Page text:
Houston, the eagle has landed.
50 years ago, the Apollo 11 mission brought the first humans to the Moon. Today, TRR 170 geologists work on those lunar rock samples that were brought back to provide new insights into the origin of Moon and Earth. Read more here
News from Jun 13, 2019
Do you remember? It was late afternoon on July 20, 1969. Many Baby Boomers had just come home from school to find their mothers staring at the TV, transfixed. Grainy black-and-white photos flickered across the matte screen, accompanied by snatches of speech and a lot of static noise. And Mom called out ecstatically, “Look, honey! We’re landing on the moon!”
Some 600 million people are estimated to have been watching live in living rooms around the world that day, when Neil Armstrong, commander of the Apollo 11 mission left the lunar module Eagle, followed by Buzz Aldrin, for the first-ever walk on the moon. “That’s one small step for a man, one giant leap for mankind,” Armstrong said as his feet sank into the dust on the moon’s surface – not knowing that this sentence would go on to be as famous as Martin Luther King’s “I have a dream.”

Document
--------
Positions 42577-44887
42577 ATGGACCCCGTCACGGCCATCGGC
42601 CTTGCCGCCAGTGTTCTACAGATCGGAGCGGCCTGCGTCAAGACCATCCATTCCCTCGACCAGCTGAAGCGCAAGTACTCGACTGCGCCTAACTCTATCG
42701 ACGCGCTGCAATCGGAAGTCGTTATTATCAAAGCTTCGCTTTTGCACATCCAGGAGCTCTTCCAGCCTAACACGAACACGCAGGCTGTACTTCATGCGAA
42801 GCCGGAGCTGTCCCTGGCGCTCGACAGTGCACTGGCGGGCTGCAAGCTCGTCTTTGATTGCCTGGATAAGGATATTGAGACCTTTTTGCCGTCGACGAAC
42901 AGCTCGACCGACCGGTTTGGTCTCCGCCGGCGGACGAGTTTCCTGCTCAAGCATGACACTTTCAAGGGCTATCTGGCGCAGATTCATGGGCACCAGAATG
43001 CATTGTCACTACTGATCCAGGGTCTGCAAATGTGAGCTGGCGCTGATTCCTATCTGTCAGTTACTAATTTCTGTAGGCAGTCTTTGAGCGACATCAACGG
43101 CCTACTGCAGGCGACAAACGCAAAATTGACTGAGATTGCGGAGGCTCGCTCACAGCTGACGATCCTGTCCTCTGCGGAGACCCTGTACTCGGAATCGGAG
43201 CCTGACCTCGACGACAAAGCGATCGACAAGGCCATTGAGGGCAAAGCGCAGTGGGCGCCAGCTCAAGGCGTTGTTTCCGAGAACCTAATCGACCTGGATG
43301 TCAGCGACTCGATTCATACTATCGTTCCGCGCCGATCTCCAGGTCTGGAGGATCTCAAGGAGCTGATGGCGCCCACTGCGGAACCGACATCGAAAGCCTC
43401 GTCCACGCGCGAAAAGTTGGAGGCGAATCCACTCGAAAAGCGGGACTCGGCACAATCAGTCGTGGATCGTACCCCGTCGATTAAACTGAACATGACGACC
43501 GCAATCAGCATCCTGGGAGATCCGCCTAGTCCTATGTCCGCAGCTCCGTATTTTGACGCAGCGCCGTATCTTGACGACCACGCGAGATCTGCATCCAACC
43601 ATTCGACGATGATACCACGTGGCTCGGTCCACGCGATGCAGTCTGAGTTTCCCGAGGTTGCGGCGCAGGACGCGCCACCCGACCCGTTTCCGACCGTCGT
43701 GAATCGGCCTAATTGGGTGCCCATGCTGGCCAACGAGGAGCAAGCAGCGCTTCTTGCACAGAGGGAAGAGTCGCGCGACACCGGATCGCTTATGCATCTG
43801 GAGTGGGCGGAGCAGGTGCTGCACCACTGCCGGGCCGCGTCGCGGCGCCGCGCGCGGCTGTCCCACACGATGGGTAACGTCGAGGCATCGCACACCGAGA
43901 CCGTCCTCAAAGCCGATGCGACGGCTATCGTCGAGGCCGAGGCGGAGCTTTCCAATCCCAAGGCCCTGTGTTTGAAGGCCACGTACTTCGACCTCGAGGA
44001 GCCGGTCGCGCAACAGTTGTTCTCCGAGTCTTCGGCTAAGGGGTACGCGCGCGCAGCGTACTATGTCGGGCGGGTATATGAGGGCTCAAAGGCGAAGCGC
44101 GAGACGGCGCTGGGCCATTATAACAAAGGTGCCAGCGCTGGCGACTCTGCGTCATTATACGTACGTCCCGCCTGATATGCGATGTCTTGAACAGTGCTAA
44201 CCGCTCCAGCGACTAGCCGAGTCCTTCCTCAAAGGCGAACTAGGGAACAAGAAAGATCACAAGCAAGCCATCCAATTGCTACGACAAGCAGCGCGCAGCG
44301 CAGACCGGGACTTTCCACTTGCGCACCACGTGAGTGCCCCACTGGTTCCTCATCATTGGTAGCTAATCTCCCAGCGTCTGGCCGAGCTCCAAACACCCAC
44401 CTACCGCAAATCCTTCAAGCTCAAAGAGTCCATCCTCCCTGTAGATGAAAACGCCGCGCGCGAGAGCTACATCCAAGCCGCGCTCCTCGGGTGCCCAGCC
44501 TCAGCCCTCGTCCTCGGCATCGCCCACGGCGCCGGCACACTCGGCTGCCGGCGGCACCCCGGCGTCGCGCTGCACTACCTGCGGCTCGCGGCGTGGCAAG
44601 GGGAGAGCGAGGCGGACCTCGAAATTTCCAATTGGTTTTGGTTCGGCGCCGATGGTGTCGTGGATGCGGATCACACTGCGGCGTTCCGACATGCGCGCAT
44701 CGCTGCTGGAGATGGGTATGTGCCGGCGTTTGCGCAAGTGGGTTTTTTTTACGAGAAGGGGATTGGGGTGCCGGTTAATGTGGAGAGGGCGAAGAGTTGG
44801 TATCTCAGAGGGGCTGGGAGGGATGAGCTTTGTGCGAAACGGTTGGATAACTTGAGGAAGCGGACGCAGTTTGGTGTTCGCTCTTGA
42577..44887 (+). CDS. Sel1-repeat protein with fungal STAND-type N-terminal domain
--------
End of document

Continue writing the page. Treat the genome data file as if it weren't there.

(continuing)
The astronauts spent just under 22 hours in Mare Tranquillitatis, the “Sea of Tranquility,” a crater 835 kilometers wide. Meanwhile, the third man, Michael Collins, held down the fort in orbit on the command module, Columbia. When the mission was completed the next day, with a picture-perfect landing in the Pacific, the three men had achieved the task that John F. Kennedy had set for his nation in 1961: sending a person to the moon and safely back home to Earth before the decade was out. Read more here